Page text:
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Thursday
Sep182014

Signs That Your Church Needs To Change

My experience has taught me that very few people really want to change. The only person that wants changing is a wet baby, and even they cry when you try to change them. The bottom line is that things that are growing are changing and what’s not changing probably isn’t growing, and that includes the large majority of churches in the good ole US of A.

Cary Nieuwhof shares with us some things to look for indicating that your church needs to change (21 to be exact). Don’t let the 21 scare you; his points are very brief and very worth reading and thinking about.

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Originally posted by Carey Nieuwhof

Planning on Closing Anytime Soon? 21 Signs Your Church Needs to Change

Sometimes I think we should just hang signs like this in some churches or organizations when it comes to change: people are just closed.

And if you’re closed to change, it’s probably only a matter of time until your church or organization closes.

Okay, no one actually says they’re closed, but in reality, they’re not open.

Here’s how it happens.

The need for change is easy to spot in others, and very difficult to spot in yourself.

So leaders are left wondering: do we really need to change?

They tell themselves:

It’s not that bad

Things will turn around

I’m sure it’s going to be okay

Sometimes all of us go a bit blind to the need for change because we’re afraid.

We’ve seen how change has swallowed colleagues alive. We’ve watched great leaders suffer as they met all kinds of opposition. We sense the conflict pending in our own community.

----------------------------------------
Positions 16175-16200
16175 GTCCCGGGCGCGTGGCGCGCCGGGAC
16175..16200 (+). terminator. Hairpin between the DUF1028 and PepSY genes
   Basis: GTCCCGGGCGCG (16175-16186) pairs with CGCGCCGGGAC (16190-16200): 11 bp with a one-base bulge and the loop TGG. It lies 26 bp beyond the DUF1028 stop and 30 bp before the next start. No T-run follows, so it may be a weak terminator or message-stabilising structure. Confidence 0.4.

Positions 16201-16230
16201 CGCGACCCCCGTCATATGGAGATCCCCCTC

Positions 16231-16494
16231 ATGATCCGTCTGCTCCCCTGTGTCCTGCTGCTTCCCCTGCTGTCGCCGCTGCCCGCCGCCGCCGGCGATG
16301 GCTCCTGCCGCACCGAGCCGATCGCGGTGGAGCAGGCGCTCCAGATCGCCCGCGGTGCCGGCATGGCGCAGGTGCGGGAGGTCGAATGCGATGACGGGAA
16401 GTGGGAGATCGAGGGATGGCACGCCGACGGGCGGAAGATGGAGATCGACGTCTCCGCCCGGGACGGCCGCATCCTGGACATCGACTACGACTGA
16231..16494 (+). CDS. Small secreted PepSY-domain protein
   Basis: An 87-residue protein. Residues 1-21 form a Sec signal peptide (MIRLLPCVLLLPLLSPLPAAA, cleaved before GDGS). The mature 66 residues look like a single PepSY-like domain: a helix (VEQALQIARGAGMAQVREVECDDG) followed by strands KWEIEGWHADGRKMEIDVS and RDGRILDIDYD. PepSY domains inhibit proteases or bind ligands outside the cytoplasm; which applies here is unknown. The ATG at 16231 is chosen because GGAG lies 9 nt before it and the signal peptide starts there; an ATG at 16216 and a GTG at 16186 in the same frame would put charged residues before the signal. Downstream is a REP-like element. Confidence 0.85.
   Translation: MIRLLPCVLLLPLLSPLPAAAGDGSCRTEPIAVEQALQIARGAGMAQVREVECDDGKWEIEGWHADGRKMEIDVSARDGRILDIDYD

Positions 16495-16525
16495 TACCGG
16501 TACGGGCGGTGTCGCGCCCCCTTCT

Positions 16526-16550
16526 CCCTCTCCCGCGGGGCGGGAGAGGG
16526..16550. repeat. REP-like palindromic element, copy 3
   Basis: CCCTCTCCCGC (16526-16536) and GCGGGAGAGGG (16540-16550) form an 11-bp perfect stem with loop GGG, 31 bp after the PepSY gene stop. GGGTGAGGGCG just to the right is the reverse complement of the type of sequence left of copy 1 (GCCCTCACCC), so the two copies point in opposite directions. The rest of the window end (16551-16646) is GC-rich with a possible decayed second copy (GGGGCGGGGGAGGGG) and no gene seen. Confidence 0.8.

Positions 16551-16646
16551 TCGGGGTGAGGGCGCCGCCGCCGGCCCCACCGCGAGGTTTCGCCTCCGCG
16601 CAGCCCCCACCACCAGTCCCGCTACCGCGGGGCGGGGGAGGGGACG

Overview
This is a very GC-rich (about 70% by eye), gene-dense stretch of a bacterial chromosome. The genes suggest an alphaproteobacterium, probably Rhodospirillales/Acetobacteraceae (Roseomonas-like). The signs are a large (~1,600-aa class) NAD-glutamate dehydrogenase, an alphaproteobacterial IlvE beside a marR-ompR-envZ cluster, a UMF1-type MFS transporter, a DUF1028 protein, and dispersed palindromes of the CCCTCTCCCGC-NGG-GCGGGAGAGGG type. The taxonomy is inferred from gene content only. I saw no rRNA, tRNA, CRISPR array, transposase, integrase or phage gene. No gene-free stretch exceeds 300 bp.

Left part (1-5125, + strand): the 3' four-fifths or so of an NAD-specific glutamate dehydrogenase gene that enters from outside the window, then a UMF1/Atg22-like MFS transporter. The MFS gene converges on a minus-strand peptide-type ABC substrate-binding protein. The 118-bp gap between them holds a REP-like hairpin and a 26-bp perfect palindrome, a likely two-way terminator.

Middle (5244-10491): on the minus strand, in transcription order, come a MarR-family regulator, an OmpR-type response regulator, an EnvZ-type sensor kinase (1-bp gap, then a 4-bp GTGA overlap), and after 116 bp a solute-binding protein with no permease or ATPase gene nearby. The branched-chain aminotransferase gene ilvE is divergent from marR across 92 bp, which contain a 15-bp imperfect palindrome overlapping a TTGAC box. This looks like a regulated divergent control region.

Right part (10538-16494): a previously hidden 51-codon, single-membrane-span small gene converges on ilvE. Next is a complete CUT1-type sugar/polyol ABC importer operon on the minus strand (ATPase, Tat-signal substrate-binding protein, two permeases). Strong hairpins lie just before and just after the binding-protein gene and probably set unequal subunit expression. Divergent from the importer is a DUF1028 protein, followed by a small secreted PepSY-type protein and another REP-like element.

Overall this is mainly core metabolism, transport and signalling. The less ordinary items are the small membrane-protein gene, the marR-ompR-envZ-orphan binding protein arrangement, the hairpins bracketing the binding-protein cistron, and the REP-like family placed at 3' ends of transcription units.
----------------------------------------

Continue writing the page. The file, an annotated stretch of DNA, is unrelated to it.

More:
As a result, we ignore the signs that would tell us change is needed.

So, how do you know your organization needs to change? How do you stay 100% honest as a leader and engage the difficult issues?

Answer: You constantly watch for the signs you need to change.

 21 Signs Your Church Needs to Change

What are those signs? Well, there are plenty of them.

At the macro and micro level, here are 21 signs your church needs to change:

 1. Your stories are about what used to happen

When your stories are about what used to happen, not what’s going to happen, you need to change.

Your memories exceed your dreams. And that’s dangerous.

 2. You’re still growing but any real innovation has stopped.

For some churches, growth stopped years ago. But some are still growing.

Remember. Every season has a shelf life. Smart leaders prepare for the next season before the current one expires.

 3. Your team is misaligned

This means you need to change your culture.

Misaligned organizations will always struggle with organizational health and unity in purpose and mission.

 4.  Your growth is mostly transfer growth

You’re missing your mission. Enough said.

 5.  The number of baptisms has slowed

Signs like this are the canary in the coal mine.

 6. You see more obstacles than opportunities when you look at the future